Nearly One Million Hyundai Vehicles Recalled for Defective Seatbelts
Hyundai has issued a massive recall for about 978,000 of its Sonata and Sonata Hybrid vehicles from the 2011-2015 model years for potential seatbelt defects. According to news reports and the National Highway Traffic Safety Administration (NHTSA), the seatbelts in these vehicles might detach during a car crash. The seatbelts were manufactured by ZF-TRW in Livonia, Michigan. However, the problem with the components appears to be in the way they were installed by Hyundai employees.
NHTSA’s defect report explains the problem thus. The front seatbelt assembly in the Hyundai Sonata incorporates a seatbelt anchor pretensioner fastened to the vehicle’s inner sill structure. When the vehicle is assembled, the anchor pretensioner is fastened to the sill before being connected to the seatbelt linkage. If during assembly, the connector does not fully latch when the linkage is pressed onto the connector, the seatbelt can detach from the anchor pretensioner.
No Reported Injuries So Far
So far, Hyundai has received at least two reports from owners about seatbelts detaching during collisions. One of those crashes resulted in an unspecified minor injury. Hyundai as well as the seatbelt manufacturer are continuing to investigate the matter. Hyundai has recalled 2011-2014 Hyundai Sonata models and 2011-2015 Hyundai Sonata Hybrid models.
The recall involves 977,778 vehicles that are registered in the U.S. Vehicle owners will receive recall notices in the mail beginning April 7. When that happens, owners can take their vehicles to the dealerships where the repairs will be made to the seat restraint system at no charge to consumers. For more information call Hyundai at 1-855-371-9460.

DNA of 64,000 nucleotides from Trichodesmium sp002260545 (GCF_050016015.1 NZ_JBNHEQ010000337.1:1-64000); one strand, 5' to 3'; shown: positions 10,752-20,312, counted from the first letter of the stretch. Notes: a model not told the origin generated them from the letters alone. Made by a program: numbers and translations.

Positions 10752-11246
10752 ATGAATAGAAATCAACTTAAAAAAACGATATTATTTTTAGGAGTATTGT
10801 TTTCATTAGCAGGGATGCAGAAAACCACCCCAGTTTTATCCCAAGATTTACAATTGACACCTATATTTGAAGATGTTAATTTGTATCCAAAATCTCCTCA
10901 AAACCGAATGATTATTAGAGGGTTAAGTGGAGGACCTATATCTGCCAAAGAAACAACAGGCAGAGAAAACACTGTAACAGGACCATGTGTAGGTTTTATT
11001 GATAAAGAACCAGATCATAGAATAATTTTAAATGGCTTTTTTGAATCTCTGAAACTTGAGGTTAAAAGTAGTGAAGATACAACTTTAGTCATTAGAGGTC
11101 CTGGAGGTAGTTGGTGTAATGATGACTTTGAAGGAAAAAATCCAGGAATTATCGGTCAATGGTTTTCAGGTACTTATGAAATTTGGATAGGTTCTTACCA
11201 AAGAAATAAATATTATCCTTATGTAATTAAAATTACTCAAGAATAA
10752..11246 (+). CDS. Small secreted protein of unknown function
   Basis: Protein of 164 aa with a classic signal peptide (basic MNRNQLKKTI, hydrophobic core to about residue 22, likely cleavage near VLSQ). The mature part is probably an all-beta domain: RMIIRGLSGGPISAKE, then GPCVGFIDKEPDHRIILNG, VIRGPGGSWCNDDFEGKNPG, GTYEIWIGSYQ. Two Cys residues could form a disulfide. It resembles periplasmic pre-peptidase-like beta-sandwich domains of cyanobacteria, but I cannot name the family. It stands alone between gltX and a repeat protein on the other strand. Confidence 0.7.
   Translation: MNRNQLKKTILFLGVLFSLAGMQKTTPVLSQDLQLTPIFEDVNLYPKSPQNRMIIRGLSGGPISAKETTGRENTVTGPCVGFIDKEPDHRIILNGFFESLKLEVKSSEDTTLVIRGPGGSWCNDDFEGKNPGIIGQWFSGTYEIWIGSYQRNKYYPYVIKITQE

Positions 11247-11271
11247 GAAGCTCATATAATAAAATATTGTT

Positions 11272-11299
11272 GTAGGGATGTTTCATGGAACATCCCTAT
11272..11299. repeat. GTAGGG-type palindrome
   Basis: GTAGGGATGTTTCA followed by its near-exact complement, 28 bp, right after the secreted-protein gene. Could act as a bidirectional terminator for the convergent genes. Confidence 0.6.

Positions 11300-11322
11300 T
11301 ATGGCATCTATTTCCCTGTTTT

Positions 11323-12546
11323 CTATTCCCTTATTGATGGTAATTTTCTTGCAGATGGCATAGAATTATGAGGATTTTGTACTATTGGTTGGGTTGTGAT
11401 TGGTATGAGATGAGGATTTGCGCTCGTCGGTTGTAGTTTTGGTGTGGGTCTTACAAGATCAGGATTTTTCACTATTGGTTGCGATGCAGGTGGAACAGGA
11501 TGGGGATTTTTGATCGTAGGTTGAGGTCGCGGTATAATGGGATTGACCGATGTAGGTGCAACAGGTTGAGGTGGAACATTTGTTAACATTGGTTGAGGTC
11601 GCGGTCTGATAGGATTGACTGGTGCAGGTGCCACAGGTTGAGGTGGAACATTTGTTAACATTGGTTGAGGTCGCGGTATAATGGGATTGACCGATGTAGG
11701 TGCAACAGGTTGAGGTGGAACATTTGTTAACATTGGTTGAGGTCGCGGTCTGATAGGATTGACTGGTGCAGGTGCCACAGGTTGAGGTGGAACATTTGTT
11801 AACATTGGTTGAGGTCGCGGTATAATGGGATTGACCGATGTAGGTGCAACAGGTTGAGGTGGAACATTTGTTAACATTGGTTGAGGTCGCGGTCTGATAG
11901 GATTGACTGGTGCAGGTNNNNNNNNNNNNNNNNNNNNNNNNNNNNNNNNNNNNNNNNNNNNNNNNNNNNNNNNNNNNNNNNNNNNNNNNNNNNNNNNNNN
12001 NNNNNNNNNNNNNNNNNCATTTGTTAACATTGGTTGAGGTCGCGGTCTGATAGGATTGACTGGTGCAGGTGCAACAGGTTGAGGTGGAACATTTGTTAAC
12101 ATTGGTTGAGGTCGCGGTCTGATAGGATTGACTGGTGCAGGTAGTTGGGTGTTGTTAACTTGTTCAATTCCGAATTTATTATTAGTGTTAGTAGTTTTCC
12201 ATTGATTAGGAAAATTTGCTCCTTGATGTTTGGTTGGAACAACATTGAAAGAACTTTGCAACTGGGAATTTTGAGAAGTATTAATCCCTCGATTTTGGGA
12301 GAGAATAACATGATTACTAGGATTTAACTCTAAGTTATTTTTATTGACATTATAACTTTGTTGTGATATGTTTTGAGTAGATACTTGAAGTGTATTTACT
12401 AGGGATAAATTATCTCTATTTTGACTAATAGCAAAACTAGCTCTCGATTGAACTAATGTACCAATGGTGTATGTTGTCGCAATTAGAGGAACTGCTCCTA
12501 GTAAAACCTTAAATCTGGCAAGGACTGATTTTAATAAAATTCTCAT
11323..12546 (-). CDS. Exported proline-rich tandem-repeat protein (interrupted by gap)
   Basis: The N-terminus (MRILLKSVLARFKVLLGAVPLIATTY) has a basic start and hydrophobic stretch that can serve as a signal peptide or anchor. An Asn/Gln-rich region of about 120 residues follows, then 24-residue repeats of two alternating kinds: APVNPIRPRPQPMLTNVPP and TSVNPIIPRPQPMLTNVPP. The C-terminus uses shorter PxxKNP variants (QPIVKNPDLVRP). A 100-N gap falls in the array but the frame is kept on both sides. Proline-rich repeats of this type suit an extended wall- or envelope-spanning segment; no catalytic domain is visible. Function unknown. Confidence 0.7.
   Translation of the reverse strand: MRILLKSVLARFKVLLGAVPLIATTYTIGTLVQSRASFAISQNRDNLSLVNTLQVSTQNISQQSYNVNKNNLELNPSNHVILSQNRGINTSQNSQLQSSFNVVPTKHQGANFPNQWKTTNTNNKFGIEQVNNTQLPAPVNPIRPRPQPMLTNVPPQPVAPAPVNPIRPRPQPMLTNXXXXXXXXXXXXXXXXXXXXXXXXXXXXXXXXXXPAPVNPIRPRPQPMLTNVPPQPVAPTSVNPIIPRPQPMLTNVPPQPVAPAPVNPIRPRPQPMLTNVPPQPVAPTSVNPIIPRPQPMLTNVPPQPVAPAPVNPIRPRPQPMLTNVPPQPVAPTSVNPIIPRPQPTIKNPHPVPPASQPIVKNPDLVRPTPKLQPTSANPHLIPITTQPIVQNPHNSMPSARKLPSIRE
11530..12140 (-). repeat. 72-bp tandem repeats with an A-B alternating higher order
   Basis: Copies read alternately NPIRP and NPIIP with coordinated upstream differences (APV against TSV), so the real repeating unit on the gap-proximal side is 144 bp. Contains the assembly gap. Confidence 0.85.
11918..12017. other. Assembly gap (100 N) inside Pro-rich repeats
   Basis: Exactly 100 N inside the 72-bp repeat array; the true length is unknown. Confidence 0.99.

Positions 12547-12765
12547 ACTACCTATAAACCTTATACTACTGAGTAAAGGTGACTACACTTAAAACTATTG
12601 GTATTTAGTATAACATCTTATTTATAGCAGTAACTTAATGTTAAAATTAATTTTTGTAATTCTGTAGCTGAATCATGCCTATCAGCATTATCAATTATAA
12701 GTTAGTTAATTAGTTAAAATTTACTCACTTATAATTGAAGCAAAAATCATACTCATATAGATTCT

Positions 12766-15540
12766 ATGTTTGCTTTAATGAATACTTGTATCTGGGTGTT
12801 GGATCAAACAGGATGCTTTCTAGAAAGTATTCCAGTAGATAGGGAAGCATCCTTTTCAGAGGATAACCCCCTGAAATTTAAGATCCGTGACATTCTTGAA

Investigating Crashes Involving Seatbelt Failure
If you are involved in a car crash where you or a loved one was injured because of seatbelt failure, it is important that you contact an auto defect law firm that has significant experience handling such cases and conducting independent investigations into auto defect issues. It is important to remember that police agencies often may not have the knowledge or the resources to conduct investigations relating to defective auto parts.
So, they may in haste determine that someone was not wearing a seatbelt when in fact the seat restraint system may have failed and ejected the victim from the vehicle. In such cases, the body of the ejected person must be examined for evidence of seatbelt bruising and marking. The webbing needs to be microscopically examined for grabber marks, bloodstains and other signs that would indicate that the seatbelt was in use at the time of the crash. An experienced auto defect lawyer will be able to advise victims and their families regarding the best course of action in such cases.